DALE CARNES, ASST. DEP. CHIEF, SAN FRANCISCO FIRE DEPT.: It became aware to one of our fire attack battalion chiefs that there was a possibility that one of the two fatalities might have been contacted by one of our apparatus at an unknown point during the incident.

EDWIN LEE, MAYOR, SAN FRANCISCO: I will say this: it was very, very hectic, very emergency mode at the crash site minutes after the airplane came to rest and there was smoke inhalation. People were coming out of the fuselage as fast as they could. And I think people had to literally jump out of the other side of the airplane. So, there's just a lot of confusion.

LAH: One of the girls, either Ye Mengyuan or Wang Linjia, appears to have been killed during the crash. But the coroner says what's not clear, whether the emergency vehicle caused the death of the other girl or it struck her after she had already died. The coroner's autopsy results have not yet been made public.

The news adds to the heartbreak of the children of Jiangshan Middle School in China, mourning the deaths of their classmates. Ye Mengyuan loved music. Wang Linjia always had a smile on her face. Parents say the elite school has been sending students to the U.S. for years.

MAO XIAO QIANG, PARENT: as a father I feel very sad. I saw those girls when we were saying good-bye.

LAH: The NTSB says the girls' cause of death is a key part of their investigation.

DEBORAH HERSMAN, NATIONAL TRANSPORTATION SAFETY BOARD CHAIRWOMAN: It is a very serious issue and we want to understand it. We are reviewing, video, airport surveillance video to also understand what happened. I will tell you, at least the initial read of the video by our investigators, they shared with me that it wasn't conclusive.

(END VIDEOTAPE)

BURNETT: Now, these girls, of course, were on a school trip, Kyung. What about their fellow students? What about these girls? You know, I had seen speculation that because of one-child policy they would have been their parents' only children.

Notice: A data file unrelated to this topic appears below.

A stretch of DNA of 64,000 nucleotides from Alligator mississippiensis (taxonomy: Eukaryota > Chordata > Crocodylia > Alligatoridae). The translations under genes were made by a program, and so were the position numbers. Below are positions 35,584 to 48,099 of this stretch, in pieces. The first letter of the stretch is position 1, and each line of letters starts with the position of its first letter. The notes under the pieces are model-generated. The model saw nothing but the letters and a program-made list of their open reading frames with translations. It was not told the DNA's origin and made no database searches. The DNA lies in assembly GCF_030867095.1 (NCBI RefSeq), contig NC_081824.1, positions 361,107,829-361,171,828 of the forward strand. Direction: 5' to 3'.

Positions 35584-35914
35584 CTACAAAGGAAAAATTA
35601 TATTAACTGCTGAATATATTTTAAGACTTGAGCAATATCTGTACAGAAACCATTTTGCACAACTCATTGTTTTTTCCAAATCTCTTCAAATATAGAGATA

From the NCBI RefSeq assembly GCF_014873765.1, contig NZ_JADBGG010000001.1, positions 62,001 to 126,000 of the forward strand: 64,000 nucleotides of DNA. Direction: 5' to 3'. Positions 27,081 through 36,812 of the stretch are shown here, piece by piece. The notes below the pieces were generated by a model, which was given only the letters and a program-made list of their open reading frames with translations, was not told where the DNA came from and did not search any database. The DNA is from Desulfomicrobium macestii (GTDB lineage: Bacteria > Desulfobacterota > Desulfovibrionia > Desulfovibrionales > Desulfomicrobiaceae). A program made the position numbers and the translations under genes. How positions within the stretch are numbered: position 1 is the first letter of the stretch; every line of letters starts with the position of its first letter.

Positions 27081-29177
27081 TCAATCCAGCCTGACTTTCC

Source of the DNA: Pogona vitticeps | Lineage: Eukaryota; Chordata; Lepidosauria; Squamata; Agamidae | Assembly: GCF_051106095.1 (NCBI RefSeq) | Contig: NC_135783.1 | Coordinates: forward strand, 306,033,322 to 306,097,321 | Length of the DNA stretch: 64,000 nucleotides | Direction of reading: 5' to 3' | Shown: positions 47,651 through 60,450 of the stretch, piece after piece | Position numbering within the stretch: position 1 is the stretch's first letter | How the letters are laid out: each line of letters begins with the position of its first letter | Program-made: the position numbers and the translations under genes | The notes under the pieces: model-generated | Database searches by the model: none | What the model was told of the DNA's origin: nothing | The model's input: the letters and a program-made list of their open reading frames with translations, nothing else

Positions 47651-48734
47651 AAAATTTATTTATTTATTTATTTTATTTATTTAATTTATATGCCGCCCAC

LAH: Yes, we don't know if they were their only children. What we do know is that is generally the policy in China. So, you can't, at this point, assume that these parents did probably lose se their only child because of China's policy.

As the far as their other students, there are 25 of them here, Erin, and what the consul general is telling us that they are extremely emotional. They're having a very hard time coping with this, on top of the fact that they lost everything. They've got to get passports. They've got to get passports and basic stuff, like clothing and shoes -- Erin.

BURNETT: All right. Kyung Lah, thank you very much.

OUTFRONT next, that runaway train that exploded 13 people are dead, confirmed. There could be dozens more. This tragedy is enormous. Did someone cut the power to the air brakes?

And, Eliot Spitzer, the comeback -- oh, yes, that's what he thinks. Should voters forgive him?

(COMMERCIAL BREAK)

BURNETT: And we are back with tonight's "Outer Circle", where we reach out to our sources around the world.

And tonight, we begin in Cairo. More than 50 people died today in Cairo in clashes with police.

And Ben Wedeman is there.

And, Ben, I know you've been there. You've been on the streets. You've been amidst the crowds, and the riots and the protests.

What happened today?

BEN WEDEMAN, CNN SENIOR INTERNATIONAL CORRESPONDENT: Well, really, this was the most serious violence in Cairo since 2011 revolution that unseated Hosni Mubarak.